Web Accessibility Essentials for Successful Distance Learning

By: Danielle Chazen



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Successful distance learning is a far cry from a ctrl+c and ctrl+v of in-person classes into online learning platforms. During this period of social distancing and a significant increase in distance learning offerings, the importance of web accessibility is gaining momentum.

Web accessibility occurs when website development and interaction with that site work together to become accessible to individuals with disabilities. Web accessibility focuses on the content of a site or an application, including text, images and sounds, as well as media players, evaluation tools, authoring tools and more. Assistive technologies also come into play for those with physical disabilities, including screen readers and alternative keyboards.

However, while web accessibility guidelines were designed to help students with specific and reported needs, when implemented these guidelines can actually serve the entire student population. Nearly all students can benefit from additional ways to process the information being presented to them. For example, approximately 8% of men have deficiencies in color perception. Male students who encounter color perception issues likely aren’t reporting them, but they may suffer in silence when trying to decipher elements on charts and graphics. They too can benefit from color contrasting measures instituted initially to help students with reported disabilities.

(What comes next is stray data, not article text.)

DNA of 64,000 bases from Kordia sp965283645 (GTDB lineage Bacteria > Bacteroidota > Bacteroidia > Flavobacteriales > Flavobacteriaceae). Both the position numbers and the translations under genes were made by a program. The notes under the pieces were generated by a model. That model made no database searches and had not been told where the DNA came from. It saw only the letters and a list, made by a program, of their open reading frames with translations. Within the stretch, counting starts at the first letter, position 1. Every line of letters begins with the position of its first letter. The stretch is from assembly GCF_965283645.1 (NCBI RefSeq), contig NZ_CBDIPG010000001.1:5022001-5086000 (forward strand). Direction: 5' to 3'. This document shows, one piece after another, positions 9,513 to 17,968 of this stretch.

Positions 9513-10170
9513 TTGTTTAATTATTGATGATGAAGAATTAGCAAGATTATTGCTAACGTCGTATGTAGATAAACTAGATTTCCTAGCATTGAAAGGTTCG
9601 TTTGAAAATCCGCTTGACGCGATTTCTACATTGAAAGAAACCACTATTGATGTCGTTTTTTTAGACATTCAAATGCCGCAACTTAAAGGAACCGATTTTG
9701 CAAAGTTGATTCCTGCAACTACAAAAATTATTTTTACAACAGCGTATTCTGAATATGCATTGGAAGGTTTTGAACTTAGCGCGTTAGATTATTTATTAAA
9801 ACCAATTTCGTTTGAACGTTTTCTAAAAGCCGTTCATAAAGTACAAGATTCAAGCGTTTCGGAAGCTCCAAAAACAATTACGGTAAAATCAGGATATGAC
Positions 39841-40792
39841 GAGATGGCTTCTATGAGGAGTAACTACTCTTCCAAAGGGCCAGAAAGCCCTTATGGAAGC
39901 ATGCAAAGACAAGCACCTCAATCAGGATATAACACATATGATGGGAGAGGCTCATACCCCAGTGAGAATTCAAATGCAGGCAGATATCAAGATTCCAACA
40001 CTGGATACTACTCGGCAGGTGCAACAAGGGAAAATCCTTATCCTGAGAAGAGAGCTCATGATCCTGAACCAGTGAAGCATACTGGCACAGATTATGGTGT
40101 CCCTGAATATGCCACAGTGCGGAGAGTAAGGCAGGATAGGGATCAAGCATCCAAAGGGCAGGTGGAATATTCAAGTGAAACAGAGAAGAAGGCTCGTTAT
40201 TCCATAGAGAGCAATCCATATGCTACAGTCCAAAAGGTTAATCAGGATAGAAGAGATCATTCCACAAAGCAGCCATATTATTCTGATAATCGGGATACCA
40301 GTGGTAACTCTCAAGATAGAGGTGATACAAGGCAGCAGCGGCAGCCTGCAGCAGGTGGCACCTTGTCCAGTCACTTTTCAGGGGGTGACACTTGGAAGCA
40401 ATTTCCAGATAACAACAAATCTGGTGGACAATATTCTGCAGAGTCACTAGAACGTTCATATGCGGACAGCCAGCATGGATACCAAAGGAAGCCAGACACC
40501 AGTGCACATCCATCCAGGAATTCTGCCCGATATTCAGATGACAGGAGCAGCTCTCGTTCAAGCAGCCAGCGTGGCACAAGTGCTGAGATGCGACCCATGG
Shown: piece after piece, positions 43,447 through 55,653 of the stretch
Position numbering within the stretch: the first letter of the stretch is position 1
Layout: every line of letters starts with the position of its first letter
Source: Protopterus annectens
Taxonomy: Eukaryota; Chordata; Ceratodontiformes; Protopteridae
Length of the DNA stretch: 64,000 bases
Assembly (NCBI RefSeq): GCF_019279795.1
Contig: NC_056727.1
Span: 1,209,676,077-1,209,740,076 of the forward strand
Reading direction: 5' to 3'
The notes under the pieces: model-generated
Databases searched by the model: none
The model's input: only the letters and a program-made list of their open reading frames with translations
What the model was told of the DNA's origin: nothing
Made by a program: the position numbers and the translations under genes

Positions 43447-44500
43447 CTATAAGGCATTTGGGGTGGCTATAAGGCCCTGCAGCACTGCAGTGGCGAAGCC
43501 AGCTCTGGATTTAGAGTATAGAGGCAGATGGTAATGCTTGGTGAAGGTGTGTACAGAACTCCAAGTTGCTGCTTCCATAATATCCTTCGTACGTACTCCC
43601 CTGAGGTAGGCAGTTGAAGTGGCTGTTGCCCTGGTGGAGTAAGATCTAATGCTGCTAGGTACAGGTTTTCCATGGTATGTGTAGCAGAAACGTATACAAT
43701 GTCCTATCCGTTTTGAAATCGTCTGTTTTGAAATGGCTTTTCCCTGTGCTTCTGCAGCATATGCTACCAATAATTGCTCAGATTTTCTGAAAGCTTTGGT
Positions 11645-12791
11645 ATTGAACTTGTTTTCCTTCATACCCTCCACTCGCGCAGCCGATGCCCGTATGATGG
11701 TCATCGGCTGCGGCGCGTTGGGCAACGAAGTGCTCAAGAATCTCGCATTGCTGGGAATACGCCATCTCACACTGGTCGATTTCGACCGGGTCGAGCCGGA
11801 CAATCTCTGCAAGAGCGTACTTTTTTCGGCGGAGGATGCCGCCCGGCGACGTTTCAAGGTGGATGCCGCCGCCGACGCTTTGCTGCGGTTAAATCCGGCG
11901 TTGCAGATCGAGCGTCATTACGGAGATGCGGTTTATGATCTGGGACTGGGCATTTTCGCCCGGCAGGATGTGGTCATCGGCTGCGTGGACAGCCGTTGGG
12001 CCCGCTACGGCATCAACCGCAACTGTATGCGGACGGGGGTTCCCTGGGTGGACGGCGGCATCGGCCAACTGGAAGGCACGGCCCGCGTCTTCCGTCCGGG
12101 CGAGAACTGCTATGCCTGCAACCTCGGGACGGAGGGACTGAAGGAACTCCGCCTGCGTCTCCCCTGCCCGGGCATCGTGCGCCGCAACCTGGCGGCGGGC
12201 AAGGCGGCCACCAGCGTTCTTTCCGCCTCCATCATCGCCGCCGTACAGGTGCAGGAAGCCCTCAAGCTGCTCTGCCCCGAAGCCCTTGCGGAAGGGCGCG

As a result, universities are investing more in technologies and design to help all students succeed through options of choice in how they consume course information.
2 women working on the table with their devices

The rising importance of web accessibility

Website accessibility made headlines a few months ago prior to the pandemic when Harvard University settled a lawsuit with the National Association of the Deaf and was charged with making its sites and content more accessible.

When other university leaders learned they could be sued and encounter the same PR nightmare of Harvard, they started taking these measures more seriously. In fact, automated accessibility testing is often not enough — even the best automated tests can only catch about 25% of accessibility issues and universities can still encounter trouble if they do not perform due diligence.